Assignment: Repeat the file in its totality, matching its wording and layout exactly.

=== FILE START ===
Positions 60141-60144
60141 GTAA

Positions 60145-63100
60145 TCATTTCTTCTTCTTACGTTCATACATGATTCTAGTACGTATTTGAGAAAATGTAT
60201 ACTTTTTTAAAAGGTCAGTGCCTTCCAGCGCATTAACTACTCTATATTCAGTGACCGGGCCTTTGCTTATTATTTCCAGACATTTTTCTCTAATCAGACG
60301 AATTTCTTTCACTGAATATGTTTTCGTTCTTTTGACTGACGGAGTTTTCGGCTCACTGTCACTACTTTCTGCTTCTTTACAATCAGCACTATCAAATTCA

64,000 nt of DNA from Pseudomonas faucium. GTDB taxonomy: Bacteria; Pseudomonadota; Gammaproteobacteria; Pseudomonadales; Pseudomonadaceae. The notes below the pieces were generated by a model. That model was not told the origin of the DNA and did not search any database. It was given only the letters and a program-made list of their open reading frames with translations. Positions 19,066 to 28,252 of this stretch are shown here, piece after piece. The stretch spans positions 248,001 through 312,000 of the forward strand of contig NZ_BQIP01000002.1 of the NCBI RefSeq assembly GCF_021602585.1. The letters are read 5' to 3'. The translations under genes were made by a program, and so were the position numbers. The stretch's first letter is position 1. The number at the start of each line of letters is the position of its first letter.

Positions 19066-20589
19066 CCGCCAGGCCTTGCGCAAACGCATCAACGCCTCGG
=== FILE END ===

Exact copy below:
Positions 60141-60144
60141 GTAA

Positions 60145-63100
60145 TCATTTCTTCTTCTTACGTTCATACATGATTCTAGTACGTATTTGAGAAAATGTAT
60201 ACTTTTTTAAAAGGTCAGTGCCTTCCAGCGCATTAACTACTCTATATTCAGTGACCGGGCCTTTGCTTATTATTTCCAGACATTTTTCTCTAATCAGACG
60301 AATTTCTTTCACTGAATATGTTTTCGTTCTTTTGACTGACGGAGTTTTCGGCTCACTGTCACTACTTTCTGCTTCTTTACAATCAGCACTATCAAATTCA

64,000 nt of DNA from Pseudomonas faucium. GTDB taxonomy: Bacteria; Pseudomonadota; Gammaproteobacteria; Pseudomonadales; Pseudomonadaceae. The notes below the pieces were generated by a model. That model was not told the origin of the DNA and did not search any database. It was given only the letters and a program-made list of their open reading frames with translations. Positions 19,066 to 28,252 of this stretch are shown here, piece after piece. The stretch spans positions 248,001 through 312,000 of the forward strand of contig NZ_BQIP01000002.1 of the NCBI RefSeq assembly GCF_021602585.1. The letters are read 5' to 3'. The translations under genes were made by a program, and so were the position numbers. The stretch's first letter is position 1. The number at the start of each line of letters is the position of its first letter.

Positions 19066-20589
19066 CCGCCAGGCCTTGCGCAAACGCATCAACGCCTCGG